Saturday, March 11, 2017

You’ve Got Mail (and So Do Your Comrades?)

I’m sure you’ve read that Vice-Commandante Mike Pence got hacked while using an AOL account for state business, while governor of the fair (as in: meh) state of Indiana.

[source: ]

Things I could be annoyed with in this story:

* Pence was hacked with a trivial phishing scam and yet he’s ostensibly bright enough to be a heartbeat away from the presidency (a heart that’s fed a steady diet of KFC, to boot)

* Pence & Co. repeatedly laid into Clinton during the campaign about the poor judgement used running her own server, given the risks of getting hacked. Not only did the private sector (AOL) fail this free-market warrior, so did the government: the State Department server was hacked at the time Clinton ran her own server — or more accurately, paid a specialist to run a server for her, and I think the distinction is important and generally ignored — and the breach easily could have exposed Clinton’s emails if she’d “done the right thing”. Ironically, the only people who questionably accessed Clinton’s emails were those investigating her, after they subpoenaed her emails … exposing those emails to hacking and Three-Letter-Agency snooping, given that securing email and servers is not what federal employees appear to do well, but over-sharing secret info among spooks is.

* Pence’s incredibly poor judgment using a public server for sensitive business, with access by sysadmins and other non-state employees, a server run by a company whose board is largely made up of questionable ex-spooks with shady histories … never mind the hacking risk of relying on a dying (and never overly competent) AOL for security.

* The difficulty of meeting Indiana sunshine law requirements that these private-corp emails be made part of the public record, given that the state has no access to deleted emails, mail logs, etc. for email run on non-governmental servers.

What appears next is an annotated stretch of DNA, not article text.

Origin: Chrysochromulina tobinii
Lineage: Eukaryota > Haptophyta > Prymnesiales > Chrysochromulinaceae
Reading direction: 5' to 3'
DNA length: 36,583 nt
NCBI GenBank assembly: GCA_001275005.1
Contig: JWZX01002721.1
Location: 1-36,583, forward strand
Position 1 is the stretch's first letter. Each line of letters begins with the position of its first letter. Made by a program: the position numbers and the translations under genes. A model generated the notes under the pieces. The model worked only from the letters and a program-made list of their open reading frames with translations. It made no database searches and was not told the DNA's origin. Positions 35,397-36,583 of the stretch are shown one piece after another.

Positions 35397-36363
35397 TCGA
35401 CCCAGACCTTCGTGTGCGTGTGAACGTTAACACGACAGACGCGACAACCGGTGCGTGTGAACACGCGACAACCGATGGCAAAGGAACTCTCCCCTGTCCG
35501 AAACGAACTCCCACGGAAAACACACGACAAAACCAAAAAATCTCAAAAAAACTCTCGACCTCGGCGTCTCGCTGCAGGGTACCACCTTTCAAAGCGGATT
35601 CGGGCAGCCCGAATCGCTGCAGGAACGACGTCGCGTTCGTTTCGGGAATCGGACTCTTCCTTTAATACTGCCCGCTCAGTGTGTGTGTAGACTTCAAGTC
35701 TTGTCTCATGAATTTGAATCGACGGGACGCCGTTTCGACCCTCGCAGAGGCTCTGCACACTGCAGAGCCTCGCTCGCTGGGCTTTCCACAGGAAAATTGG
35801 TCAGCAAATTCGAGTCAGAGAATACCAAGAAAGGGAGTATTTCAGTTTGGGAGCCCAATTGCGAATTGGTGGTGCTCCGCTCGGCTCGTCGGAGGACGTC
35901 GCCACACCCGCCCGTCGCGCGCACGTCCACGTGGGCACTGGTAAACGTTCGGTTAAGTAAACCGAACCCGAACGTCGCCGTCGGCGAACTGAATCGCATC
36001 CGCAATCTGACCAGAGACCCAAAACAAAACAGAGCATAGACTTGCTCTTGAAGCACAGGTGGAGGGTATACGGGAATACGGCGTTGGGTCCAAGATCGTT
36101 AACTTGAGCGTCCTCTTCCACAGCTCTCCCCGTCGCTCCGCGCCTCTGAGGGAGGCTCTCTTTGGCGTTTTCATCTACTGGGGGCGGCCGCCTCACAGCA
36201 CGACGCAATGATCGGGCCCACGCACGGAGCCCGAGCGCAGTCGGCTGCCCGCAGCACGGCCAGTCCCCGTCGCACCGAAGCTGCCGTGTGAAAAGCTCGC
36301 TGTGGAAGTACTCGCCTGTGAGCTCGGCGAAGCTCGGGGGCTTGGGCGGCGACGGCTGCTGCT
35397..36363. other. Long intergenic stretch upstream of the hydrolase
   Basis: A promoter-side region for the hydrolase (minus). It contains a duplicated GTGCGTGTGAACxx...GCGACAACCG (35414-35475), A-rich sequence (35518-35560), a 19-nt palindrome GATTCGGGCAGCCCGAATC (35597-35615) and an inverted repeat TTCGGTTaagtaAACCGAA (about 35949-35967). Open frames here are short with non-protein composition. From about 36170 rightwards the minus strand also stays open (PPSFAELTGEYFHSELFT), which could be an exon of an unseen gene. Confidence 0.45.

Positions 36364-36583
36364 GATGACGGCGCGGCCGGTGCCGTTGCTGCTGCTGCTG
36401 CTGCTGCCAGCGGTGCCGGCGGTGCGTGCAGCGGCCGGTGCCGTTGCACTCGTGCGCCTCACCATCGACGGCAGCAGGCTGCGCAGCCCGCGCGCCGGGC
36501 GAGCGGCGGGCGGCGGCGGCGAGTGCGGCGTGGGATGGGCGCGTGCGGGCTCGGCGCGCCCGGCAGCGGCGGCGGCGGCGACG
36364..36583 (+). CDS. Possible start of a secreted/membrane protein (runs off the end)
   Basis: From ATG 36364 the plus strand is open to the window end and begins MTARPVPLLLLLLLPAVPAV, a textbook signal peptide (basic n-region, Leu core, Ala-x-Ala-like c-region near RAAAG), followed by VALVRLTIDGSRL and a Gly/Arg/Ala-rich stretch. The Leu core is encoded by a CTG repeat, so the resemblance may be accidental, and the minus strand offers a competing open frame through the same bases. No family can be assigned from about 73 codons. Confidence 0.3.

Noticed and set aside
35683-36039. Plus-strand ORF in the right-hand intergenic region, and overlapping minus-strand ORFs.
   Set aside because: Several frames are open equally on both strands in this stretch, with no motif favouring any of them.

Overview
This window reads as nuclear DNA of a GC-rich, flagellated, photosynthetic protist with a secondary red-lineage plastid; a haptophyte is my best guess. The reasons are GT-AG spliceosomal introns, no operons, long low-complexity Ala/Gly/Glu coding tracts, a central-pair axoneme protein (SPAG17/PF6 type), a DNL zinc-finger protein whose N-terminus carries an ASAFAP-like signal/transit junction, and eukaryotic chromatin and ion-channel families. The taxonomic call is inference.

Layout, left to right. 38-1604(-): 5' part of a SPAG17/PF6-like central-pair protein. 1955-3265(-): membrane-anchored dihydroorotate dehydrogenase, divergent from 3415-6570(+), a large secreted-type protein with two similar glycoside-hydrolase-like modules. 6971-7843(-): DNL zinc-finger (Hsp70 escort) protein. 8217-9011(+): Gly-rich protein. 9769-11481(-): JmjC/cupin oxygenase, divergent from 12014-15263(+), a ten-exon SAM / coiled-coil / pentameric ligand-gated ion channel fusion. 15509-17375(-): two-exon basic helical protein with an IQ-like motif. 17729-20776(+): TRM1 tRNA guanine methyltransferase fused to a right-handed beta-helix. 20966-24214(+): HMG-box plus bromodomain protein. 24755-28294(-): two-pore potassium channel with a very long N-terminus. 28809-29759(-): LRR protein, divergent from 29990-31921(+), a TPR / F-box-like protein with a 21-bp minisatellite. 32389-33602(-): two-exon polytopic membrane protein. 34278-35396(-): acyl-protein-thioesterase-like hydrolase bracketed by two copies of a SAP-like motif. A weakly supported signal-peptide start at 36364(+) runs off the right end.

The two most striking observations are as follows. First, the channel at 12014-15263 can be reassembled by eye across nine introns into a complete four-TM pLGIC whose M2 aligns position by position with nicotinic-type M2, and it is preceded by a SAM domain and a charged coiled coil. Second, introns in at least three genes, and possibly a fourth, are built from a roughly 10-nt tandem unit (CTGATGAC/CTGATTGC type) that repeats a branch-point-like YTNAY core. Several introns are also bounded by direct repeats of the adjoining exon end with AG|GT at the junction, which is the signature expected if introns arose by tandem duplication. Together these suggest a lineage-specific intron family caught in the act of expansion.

* Mixing personal and business email, then saying that not all mail could be revealed in the follow-up investigation because some of it was too personal (but claiming Clinton needs to give up her wedding planning emails because that’s part of the public interest, when she did the same, wrong thing), or too important (but not too important to properly secure):
Some of Pence's emails were deemed too sensitive to be released as part of the Star's public records request.
* The possibility that he was hacked by a state actor that might be using personal info to blackmail the VP of the US, given that the Russians are both the most capable party, and appear to be getting a hall pass on everything:
Security experts told the paper that hackers were likely able to access Pence's inbox and sent emails, which could have included those same sensitive documents.
What I am actually annoyed with in this story:

* Someone with an AOL account weighing in on the security of a hardened MTA, run by a guy who secures servers for a living, and being taken seriously. Just because your mail client arrived in a box of Captain Crunch does not make it MilSpec. As we used to say of our AOL customers, “our AOL users couldn’t spell A-O-L if you spotted them the vowels.”

No comments:

Post a Comment